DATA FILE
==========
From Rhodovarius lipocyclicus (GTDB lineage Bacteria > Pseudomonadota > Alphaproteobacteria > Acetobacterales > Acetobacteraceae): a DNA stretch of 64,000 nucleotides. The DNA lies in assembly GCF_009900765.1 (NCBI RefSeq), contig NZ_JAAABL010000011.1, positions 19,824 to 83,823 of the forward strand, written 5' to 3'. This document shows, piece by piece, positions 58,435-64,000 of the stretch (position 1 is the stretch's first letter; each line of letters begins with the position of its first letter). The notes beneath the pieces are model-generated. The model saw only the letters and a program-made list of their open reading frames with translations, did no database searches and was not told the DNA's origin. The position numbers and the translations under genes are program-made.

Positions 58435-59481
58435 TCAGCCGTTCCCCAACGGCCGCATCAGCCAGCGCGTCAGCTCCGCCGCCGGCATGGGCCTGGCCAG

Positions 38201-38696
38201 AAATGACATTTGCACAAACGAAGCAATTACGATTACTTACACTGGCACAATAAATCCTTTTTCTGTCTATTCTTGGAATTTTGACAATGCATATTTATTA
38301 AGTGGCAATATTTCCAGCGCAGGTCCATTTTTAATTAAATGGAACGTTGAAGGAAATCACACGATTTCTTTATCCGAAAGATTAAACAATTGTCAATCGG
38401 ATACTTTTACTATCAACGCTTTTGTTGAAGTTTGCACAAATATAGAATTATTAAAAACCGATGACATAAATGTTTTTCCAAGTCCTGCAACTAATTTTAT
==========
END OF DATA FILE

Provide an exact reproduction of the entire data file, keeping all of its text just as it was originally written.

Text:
From Rhodovarius lipocyclicus (GTDB lineage Bacteria > Pseudomonadota > Alphaproteobacteria > Acetobacterales > Acetobacteraceae): a DNA stretch of 64,000 nucleotides. The DNA lies in assembly GCF_009900765.1 (NCBI RefSeq), contig NZ_JAAABL010000011.1, positions 19,824 to 83,823 of the forward strand, written 5' to 3'. This document shows, piece by piece, positions 58,435-64,000 of the stretch (position 1 is the stretch's first letter; each line of letters begins with the position of its first letter). The notes beneath the pieces are model-generated. The model saw only the letters and a program-made list of their open reading frames with translations, did no database searches and was not told the DNA's origin. The position numbers and the translations under genes are program-made.

Positions 58435-59481
58435 TCAGCCGTTCCCCAACGGCCGCATCAGCCAGCGCGTCAGCTCCGCCGCCGGCATGGGCCTGGCCAG

Positions 38201-38696
38201 AAATGACATTTGCACAAACGAAGCAATTACGATTACTTACACTGGCACAATAAATCCTTTTTCTGTCTATTCTTGGAATTTTGACAATGCATATTTATTA
38301 AGTGGCAATATTTCCAGCGCAGGTCCATTTTTAATTAAATGGAACGTTGAAGGAAATCACACGATTTCTTTATCCGAAAGATTAAACAATTGTCAATCGG
38401 ATACTTTTACTATCAACGCTTTTGTTGAAGTTTGCACAAATATAGAATTATTAAAAACCGATGACATAAATGTTTTTCCAAGTCCTGCAACTAATTTTAT